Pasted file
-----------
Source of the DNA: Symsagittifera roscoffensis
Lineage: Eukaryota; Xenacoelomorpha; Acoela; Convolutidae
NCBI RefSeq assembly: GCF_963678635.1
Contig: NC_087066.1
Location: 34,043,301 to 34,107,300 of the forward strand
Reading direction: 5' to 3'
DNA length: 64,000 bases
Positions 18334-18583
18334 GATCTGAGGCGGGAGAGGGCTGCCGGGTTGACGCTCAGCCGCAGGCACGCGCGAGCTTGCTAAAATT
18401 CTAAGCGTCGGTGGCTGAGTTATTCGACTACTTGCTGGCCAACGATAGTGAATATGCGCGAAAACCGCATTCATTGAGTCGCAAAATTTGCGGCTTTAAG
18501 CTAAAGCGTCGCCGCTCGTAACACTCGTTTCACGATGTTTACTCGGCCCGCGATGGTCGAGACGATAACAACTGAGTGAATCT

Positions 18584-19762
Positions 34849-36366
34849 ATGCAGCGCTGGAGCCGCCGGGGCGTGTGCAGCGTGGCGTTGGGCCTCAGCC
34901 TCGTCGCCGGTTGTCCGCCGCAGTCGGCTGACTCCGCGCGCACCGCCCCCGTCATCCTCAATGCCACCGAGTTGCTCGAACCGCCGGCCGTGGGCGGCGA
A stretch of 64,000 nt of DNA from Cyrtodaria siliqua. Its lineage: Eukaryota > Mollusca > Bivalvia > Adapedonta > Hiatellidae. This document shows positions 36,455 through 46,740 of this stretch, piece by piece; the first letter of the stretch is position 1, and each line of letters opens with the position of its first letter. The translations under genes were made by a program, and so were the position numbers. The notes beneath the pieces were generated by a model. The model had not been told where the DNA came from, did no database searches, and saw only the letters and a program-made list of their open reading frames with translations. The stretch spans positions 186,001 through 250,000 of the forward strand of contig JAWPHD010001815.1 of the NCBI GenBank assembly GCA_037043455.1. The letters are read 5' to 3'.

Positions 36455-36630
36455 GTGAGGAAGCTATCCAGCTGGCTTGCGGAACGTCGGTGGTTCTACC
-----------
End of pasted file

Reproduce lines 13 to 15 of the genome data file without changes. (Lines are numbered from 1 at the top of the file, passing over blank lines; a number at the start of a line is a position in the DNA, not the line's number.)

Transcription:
Positions 34849-36366
34849 ATGCAGCGCTGGAGCCGCCGGGGCGTGTGCAGCGTGGCGTTGGGCCTCAGCC
34901 TCGTCGCCGGTTGTCCGCCGCAGTCGGCTGACTCCGCGCGCACCGCCCCCGTCATCCTCAATGCCACCGAGTTGCTCGAACCGCCGGCCGTGGGCGGCGA